The Young Women Brewing Leadership And Change
Supported by Dilmah, YWCA’s Y25 leadership programme spotlights some of Aotearoa’s trailblazing young women
Fortuitously it was a page in Viva that started it all, with YWCA’s Chief Storyteller Angela Barnett reading about how Dilmah supported young women through their MJF Charitable Foundation. This spurred her to contact the brand’s local arm and many cups of tea later, after hearing all about the work Dilmah do in Sri Lanka to support women in business with their ’Small Entrepreneur Program’, they began to brew a partnership. Hearing how the latest YWCA project, Y25, was supporting Aotearoa’s young women really rang home with Dilmah and they wanted to do what they could to support.
YWCA’s Y25 project spotlights 25 trailblazing young women from around Aotearoa. “We were looking for young women, between the ages of 15 and 25, who were making change,” says Angela, revealing that they searched for candidates who were fighting for a cause, creating something beneficial, and speaking up.
“The Y25 sought young women who are living their ‘why’,” explains YWCA Auckland CEO, Dellwyn Stuart. “They are doers, makers, shakers, changemakers and community leaders doing incredible things to wake up and change their world.” Importantly, they were looking beyond social media, reveals Angela. “We weren’t just looking for people who might be ‘influencers’,” she says, explaining that they also wanted women who were quietly pursuing their passions.
They initially aimed for 50 nominations, and ended up with 100 diverse candidates, which a panel of judges (including Michele A’Court, Kathryn Wilson and Qiane Matata-
Sipu) whittled down to the Y25 list. “The final 25 selected are a mix of those already kicking their goals, and others who are starting out on their journey,” says Dellwyn. They come from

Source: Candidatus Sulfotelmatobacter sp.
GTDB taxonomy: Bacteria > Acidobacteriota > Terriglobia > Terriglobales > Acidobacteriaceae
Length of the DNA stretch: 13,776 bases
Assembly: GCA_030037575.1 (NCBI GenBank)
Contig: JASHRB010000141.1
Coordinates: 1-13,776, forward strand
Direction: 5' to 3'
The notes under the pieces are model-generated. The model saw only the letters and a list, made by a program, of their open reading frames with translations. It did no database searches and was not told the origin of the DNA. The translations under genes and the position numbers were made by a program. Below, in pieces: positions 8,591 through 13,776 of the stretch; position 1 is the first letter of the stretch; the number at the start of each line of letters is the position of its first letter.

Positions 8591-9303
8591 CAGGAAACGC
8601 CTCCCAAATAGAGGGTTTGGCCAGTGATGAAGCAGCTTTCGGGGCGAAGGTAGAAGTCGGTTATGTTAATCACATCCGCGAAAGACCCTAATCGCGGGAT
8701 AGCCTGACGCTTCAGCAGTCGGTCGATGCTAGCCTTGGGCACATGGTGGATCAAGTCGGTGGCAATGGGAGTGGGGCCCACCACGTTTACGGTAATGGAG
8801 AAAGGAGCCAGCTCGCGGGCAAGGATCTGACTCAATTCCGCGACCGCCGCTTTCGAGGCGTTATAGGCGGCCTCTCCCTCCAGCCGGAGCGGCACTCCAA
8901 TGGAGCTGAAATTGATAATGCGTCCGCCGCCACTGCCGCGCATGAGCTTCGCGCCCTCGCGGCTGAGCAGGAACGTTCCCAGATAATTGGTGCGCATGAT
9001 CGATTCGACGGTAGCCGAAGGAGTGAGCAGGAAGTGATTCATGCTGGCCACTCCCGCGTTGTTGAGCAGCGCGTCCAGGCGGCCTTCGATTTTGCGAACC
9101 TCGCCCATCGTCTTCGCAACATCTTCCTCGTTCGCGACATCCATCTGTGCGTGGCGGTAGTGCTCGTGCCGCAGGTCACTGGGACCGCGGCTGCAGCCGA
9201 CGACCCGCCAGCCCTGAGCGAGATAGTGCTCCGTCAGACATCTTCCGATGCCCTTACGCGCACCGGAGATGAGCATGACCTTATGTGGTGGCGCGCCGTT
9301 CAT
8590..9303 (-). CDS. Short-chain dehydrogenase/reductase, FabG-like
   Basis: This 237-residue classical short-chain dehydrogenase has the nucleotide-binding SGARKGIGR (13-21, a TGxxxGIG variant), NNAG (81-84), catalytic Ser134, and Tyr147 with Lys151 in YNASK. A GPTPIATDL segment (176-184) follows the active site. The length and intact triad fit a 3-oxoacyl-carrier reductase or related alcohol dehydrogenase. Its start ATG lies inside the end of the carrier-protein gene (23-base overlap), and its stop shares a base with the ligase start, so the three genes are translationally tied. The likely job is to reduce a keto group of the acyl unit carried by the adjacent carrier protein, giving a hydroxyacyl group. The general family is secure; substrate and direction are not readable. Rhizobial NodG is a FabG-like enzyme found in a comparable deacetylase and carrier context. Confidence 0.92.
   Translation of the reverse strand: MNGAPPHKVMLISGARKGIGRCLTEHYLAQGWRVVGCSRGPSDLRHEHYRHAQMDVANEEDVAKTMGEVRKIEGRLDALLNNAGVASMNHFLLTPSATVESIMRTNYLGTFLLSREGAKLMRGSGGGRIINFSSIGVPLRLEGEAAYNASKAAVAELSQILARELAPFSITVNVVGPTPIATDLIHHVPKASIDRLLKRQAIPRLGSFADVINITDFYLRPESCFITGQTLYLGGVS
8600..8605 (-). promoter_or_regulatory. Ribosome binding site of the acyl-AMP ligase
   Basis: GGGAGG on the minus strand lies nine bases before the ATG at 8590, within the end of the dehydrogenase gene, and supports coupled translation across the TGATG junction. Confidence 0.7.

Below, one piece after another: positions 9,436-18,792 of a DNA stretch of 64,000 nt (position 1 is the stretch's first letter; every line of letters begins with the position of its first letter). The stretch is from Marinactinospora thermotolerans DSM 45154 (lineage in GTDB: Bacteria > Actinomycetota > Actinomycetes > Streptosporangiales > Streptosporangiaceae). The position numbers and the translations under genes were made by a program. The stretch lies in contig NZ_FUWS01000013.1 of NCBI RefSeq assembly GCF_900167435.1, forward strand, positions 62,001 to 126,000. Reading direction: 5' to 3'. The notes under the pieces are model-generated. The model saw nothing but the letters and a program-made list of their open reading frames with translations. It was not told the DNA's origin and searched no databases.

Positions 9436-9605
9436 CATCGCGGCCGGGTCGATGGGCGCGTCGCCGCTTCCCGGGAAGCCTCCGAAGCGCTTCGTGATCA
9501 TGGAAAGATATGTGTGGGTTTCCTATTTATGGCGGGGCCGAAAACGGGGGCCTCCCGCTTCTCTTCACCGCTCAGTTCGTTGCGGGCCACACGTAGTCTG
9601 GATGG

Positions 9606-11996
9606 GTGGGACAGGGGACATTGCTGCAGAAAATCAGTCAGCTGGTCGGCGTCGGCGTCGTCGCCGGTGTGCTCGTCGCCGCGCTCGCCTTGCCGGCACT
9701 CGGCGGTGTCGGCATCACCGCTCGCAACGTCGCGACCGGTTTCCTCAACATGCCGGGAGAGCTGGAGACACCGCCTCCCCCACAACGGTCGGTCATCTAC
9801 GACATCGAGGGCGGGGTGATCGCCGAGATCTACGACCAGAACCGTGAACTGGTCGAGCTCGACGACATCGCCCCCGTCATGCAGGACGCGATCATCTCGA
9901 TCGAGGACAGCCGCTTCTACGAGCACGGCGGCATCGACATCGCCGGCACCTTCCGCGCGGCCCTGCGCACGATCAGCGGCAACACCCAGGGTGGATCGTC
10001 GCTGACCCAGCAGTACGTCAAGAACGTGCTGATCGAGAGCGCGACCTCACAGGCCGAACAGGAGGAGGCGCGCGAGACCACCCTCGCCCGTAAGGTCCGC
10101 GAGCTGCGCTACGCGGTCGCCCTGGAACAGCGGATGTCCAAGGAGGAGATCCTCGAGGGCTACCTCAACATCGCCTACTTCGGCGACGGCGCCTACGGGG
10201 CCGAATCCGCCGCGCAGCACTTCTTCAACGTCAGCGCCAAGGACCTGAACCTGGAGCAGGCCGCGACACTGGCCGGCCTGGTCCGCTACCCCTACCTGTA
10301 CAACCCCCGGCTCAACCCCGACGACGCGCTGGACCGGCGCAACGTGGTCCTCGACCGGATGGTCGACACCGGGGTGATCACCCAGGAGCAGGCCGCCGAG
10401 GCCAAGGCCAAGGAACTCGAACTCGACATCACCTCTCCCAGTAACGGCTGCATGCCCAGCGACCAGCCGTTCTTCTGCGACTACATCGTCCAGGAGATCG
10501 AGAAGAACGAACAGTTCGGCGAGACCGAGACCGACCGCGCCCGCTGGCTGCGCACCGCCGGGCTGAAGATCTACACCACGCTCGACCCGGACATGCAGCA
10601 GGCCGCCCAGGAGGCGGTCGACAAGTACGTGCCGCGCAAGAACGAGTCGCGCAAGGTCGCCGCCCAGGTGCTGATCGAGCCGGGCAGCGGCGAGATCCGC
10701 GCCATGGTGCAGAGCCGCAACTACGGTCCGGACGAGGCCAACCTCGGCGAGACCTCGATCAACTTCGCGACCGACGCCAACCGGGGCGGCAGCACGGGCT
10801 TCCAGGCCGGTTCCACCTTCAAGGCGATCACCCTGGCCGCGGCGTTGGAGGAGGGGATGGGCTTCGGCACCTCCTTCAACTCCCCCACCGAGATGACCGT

all over Aotearoa. Among their ranks are human rights activists, community leaders, artists, scientists, social enterprise entrepreneurs, and environmentalists. “Some had been covered in the media and others hadn’t,” says Angela.
“We wanted a mix of that too, known and not known so they can all support each other and learn from each other.” The Y25 list for 2020 includes Sophie Handford, one of the country’s youngest councillors, science advocate Shalini Guleria, youth mentor Te Aho Jordan, and environmental educator Annika Andresen.
With Y25, YWCA wanted to create a symbiotic network of support and growth. “We wanted all 25 to feel connected to each other, to build a strong relationship, so they can support each other year after year to keep doing their mahi, raising their voices, and fighting for a fairer Aotearoa,” explains Angela. Rather than following a traditional mentoring model, the Y25 project provides a year-long wraparound programme, with support and guidance tailored to each candidate.
A key part of it was a two-day long hui at the historic Ellen Melville Centre in central Tāmaki Makaurau. Tea was supplied by Dilmah, of course, and the 25 young women took part in workshops, heard from speakers that included Chlöe Swarbrick, Oriini Kaipara and Karen Walker sharing their knowledge and inspiring the women before them.
Dellwyn sees tremendous hope in the women on 2020’s Y25 list. “They are maturing in a world where uncertainty is the air they breathe,” she says. “The climate crisis and pandemic have underlined how important it is to contribute to changing the way we live together and in the world. This is not a side hustle for them, this is it.” They’re united by their drive and vision, as Angela explains. “They are all deeply committed to making their passion, their work, to speaking up and bringing their unique perspective to how the future is shaped.”
Through a turbulent year Y25 has provided enriching guidance, and YWCA aims to build upon by creating a community. “We are building an annual tribe of 25 incredible talented young women who can support and champion each other, year after year, and know that there are others like them out there also working hard to make the world better,” says Dellwyn. “The role of the Y is to support them and let them be amazing!”
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